I was swept under for what felt like ages, and the current was really strong. Initially I was flailing like a madwoman, but then sanity returned and I remembered our safety instructions to not fight the current and let the life jacket take you to the surface. I popped up out of the water just in time to see a huge wave coming at me, and I was pushed under again, and I remember desperately thinking 'I hope I'm not stuck in the washing machine like the previous raft was!' but then I surfaced again, past the rapids, alive! My raft flipped a little while after I fell out, so I found the rest of my raft buddies floating along beside me.

As scary as going into the water was, it was such a thrilling experience, and I'd happily fall overboard again! I'd definitely recommend the company we went rafting with, they were very professional (Nile River Explorers), and according to Malcolm, have an impeccable safety record. The four rafts were accompanied by a safety boat, as well as six kayakers, whose job it was to pluck people out of the rapids if they fell out.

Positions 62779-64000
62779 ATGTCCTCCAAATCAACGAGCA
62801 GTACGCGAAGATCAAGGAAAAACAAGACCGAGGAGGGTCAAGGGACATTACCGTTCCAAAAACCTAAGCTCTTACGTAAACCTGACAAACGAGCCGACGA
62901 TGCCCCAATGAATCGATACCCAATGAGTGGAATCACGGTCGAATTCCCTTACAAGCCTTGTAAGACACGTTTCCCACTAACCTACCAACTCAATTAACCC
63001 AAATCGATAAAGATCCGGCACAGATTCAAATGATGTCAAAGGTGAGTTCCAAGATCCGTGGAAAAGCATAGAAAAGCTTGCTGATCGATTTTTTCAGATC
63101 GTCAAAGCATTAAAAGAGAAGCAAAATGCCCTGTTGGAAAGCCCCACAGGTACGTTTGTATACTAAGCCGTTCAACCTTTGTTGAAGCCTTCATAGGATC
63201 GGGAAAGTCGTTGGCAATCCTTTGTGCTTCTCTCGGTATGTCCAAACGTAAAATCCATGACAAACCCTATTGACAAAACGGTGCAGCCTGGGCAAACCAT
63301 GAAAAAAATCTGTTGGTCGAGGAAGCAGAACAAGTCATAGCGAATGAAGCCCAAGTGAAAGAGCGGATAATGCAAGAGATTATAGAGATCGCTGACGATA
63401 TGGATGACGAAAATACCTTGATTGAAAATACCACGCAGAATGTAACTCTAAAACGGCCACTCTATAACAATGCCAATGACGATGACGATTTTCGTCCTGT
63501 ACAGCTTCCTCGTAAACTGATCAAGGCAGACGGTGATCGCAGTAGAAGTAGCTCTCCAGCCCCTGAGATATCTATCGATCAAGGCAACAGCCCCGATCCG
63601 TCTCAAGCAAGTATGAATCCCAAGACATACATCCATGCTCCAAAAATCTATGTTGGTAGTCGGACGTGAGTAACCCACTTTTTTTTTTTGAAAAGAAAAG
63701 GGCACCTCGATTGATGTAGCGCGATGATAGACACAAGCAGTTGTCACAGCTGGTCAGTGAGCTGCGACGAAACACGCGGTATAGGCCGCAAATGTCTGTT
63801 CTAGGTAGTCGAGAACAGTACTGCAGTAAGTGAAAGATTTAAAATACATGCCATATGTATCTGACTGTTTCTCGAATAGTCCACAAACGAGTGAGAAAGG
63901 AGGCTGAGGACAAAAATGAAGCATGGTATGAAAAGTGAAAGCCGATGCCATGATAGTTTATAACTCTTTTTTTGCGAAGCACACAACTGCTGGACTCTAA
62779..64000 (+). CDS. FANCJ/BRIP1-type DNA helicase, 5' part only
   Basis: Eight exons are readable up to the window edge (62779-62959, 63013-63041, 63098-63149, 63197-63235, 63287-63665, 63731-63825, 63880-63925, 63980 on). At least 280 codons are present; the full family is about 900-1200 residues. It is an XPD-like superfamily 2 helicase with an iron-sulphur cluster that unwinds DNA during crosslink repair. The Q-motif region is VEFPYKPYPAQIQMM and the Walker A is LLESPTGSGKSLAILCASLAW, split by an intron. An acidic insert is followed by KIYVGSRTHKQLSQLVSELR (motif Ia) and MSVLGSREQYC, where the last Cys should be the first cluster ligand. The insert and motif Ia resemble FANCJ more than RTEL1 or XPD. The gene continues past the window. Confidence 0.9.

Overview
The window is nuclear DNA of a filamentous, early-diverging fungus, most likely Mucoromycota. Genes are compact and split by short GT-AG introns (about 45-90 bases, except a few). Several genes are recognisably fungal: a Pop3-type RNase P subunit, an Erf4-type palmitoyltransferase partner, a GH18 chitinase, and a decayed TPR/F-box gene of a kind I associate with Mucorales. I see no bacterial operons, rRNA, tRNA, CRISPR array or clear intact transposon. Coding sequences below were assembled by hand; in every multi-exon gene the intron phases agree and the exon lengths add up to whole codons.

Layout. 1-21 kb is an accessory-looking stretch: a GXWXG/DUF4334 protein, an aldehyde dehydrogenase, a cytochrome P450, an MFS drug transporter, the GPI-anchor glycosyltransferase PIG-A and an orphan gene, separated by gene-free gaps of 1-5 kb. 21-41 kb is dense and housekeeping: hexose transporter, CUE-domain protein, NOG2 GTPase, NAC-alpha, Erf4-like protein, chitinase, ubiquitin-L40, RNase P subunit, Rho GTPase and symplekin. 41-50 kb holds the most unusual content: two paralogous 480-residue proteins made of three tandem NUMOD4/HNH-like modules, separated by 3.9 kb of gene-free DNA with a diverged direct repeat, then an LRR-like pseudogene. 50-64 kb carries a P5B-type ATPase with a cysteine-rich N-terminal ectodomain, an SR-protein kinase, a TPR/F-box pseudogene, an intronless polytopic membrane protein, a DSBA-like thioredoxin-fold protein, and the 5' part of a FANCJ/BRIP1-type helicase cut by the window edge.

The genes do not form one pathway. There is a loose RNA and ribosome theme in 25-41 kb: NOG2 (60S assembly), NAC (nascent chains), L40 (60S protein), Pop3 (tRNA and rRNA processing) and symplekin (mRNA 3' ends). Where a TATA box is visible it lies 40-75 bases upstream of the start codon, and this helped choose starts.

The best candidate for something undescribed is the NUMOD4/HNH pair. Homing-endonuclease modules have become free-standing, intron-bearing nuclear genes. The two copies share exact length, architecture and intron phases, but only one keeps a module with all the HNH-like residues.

After a thrilling day on the Nile, it was finished off by an early BBQ dinner and drinks, included in the rafting package. Then we drove back to Bujagali Falls. Grace, who is a trainee tour leader, had been feeling pretty crappy for the second half of the day, went downhill pretty quickly from that point on. After we got back to camp, Malcolm took her into hospital, and turns out she had Malaria! She stayed in overnight to be treated.

The rest of us headed to the bar at 9pm to see the video made for us of the days rafting. It is pretty spectacular! So many thrills and spills throughout the day. When they showed the clip of me falling out, it looks as though I've decided to dive overboard! Quite a few laughs were had at that little clip of me!


  1. This is such an exciting account Sammy! What an amazing experience! xx

  2. Sammyyyyyyyyyy I miss you!!! Love reading snippets of your blog they put a massive smile on my face!!!

  3. Glad to hear it! There are quite a few laugh out loud moments on my end too when I write them up!